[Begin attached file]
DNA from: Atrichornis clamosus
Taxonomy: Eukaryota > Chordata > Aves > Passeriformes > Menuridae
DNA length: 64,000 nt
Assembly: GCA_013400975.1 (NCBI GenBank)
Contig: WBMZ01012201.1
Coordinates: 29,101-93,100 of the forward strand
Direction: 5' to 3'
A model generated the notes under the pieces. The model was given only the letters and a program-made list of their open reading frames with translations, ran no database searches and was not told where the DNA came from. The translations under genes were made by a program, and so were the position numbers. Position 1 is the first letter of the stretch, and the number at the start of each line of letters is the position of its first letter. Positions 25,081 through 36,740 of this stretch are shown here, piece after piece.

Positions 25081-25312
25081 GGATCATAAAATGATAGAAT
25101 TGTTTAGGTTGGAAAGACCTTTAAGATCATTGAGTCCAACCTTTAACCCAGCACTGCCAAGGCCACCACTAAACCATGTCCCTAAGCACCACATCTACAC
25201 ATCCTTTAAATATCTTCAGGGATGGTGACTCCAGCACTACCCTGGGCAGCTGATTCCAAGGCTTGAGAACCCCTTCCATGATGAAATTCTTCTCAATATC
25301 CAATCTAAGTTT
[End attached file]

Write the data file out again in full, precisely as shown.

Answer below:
DNA from: Atrichornis clamosus
Taxonomy: Eukaryota > Chordata > Aves > Passeriformes > Menuridae
DNA length: 64,000 nt
Assembly: GCA_013400975.1 (NCBI GenBank)
Contig: WBMZ01012201.1
Coordinates: 29,101-93,100 of the forward strand
Direction: 5' to 3'
A model generated the notes under the pieces. The model was given only the letters and a program-made list of their open reading frames with translations, ran no database searches and was not told where the DNA came from. The translations under genes were made by a program, and so were the position numbers. Position 1 is the first letter of the stretch, and the number at the start of each line of letters is the position of its first letter. Positions 25,081 through 36,740 of this stretch are shown here, piece after piece.

Positions 25081-25312
25081 GGATCATAAAATGATAGAAT
25101 TGTTTAGGTTGGAAAGACCTTTAAGATCATTGAGTCCAACCTTTAACCCAGCACTGCCAAGGCCACCACTAAACCATGTCCCTAAGCACCACATCTACAC
25201 ATCCTTTAAATATCTTCAGGGATGGTGACTCCAGCACTACCCTGGGCAGCTGATTCCAAGGCTTGAGAACCCCTTCCATGATGAAATTCTTCTCAATATC
25301 CAATCTAAGTTT